Green Driving Branches Out

An eco-friendly bunch of students from the Netherlands believe they may have engineered the solution to sustainable car manufacturing – an electric vehicle built from bio-based materials.

The vehicle - named EM-04 Lina - is a compact city car designed to seat four people and is the work of Eindhoven University of Technology.

The students made the car out of flax, manufacturing a composite material with the fibers. The material is light and strong, comparable to carbon. Carbon and aluminium are used on a big scale in the automotive industry because they are light and lighter cars emit less CO2. On the other hand the production of both carbon fibre and aluminium wastes a lot of energy and produces CO2. Flax absorbs CO2 during its growth, what makes it more eco-friendly.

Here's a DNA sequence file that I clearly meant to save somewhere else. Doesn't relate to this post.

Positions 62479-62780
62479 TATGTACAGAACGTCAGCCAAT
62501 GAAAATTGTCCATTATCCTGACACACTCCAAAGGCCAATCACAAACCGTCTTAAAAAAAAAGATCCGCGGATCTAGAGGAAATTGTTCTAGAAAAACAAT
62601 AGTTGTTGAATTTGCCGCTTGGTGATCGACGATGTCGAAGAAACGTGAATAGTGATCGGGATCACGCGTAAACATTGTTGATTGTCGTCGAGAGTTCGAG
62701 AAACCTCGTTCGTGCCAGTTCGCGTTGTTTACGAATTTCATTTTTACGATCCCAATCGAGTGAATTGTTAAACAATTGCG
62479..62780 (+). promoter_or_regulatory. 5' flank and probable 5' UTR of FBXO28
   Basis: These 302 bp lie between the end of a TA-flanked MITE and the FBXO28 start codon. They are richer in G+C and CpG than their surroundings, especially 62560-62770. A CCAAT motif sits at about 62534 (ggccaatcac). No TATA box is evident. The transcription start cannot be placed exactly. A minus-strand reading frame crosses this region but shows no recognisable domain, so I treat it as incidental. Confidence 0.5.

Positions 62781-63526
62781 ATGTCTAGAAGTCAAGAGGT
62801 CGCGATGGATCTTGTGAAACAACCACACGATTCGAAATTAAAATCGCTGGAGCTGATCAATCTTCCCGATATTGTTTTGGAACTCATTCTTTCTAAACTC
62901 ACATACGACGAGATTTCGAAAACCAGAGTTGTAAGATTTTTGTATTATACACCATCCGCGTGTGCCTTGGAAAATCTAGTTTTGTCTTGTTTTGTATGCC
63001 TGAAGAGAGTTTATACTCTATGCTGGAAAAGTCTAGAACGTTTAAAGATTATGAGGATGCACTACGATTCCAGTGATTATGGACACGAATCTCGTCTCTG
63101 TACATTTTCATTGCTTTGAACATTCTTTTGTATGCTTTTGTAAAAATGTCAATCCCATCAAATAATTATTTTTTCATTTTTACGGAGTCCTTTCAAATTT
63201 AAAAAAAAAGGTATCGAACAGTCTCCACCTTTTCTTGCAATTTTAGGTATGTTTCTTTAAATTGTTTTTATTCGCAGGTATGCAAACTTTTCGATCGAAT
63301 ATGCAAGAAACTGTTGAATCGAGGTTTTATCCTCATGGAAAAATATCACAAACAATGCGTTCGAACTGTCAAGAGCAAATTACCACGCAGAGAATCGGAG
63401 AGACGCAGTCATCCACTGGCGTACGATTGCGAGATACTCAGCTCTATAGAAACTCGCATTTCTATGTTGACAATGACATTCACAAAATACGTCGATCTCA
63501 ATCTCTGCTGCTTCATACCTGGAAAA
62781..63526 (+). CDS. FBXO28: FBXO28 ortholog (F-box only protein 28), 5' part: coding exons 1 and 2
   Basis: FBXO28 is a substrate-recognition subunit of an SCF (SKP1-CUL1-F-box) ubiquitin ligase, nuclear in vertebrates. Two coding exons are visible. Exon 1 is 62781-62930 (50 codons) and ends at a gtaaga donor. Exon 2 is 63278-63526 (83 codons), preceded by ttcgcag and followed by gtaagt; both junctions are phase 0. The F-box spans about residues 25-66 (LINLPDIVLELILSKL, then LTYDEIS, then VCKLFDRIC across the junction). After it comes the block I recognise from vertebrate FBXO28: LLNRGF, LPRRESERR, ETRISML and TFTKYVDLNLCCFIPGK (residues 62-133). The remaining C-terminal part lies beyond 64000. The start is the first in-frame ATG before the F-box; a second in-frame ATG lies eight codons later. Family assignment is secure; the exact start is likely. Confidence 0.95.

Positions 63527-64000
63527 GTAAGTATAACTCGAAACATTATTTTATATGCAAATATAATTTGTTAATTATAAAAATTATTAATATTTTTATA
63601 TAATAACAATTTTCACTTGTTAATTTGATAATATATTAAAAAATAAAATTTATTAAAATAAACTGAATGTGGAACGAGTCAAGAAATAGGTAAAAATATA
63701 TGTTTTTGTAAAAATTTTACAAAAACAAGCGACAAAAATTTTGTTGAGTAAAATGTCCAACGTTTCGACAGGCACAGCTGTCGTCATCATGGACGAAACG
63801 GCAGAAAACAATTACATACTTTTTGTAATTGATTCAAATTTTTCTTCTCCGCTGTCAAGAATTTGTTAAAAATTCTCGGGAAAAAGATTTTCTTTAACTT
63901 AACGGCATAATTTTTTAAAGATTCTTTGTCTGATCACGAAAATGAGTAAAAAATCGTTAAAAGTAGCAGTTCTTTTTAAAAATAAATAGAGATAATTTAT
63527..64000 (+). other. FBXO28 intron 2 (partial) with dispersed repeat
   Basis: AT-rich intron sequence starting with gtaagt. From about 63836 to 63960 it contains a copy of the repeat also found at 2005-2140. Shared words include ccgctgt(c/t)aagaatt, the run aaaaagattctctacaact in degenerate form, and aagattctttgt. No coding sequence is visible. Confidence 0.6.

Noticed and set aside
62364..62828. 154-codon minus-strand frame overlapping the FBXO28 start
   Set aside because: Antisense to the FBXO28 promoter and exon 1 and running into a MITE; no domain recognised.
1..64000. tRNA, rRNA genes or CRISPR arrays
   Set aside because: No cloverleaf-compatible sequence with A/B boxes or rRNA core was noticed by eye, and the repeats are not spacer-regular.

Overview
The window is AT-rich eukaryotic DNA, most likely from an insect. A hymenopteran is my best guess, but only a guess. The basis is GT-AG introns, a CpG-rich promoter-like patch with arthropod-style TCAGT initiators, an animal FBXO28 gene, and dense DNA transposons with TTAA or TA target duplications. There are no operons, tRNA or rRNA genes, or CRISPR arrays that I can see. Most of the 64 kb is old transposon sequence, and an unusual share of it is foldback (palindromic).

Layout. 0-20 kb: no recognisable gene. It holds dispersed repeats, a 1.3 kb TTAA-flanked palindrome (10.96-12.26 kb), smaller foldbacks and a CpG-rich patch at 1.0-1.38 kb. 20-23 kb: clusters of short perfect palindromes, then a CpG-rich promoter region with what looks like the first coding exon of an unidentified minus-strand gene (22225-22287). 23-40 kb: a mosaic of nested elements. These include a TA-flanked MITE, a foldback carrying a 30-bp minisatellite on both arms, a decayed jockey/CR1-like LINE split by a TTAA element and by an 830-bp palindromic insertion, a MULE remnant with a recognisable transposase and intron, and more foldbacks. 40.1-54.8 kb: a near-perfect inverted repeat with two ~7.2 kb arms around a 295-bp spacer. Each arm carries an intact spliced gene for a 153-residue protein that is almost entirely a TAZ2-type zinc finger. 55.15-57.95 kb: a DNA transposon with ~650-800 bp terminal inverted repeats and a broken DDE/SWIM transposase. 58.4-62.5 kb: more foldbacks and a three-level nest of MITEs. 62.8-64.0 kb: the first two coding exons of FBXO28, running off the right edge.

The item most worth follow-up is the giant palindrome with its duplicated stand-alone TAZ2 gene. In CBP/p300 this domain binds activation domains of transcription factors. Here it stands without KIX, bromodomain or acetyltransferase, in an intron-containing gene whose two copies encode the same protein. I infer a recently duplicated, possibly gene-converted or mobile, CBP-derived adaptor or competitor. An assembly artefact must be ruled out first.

Once pieced together the car is powered by battery packs and two DC motors. The result is a car capable of reaching around 50 miles per hour and weighs only 310kg.

The team of students say their creation could be an alternative to the sustainability tactics currently being used by the car industry.

“In recent years, improving efficiency has been the focus in the Automotive industry,” TU-ecomotive said.

“While optimising fuel‐efficiency to reduce emissions is a positive development, it is accompanied with negative side‐effects. Car manufacturers opt for lightweight materials such as aluminium and carbon fibre to create lighter, more efficient cars.

“Processing of these materials, however, requires 5 to 6 times more energy than steel, the material that they replace. Consequently, energy that is saved while driving the car is now spent during the production phase. In addition, recyclability of these lightweight materials is lacking significantly compared to steel.”

By Tracey McBain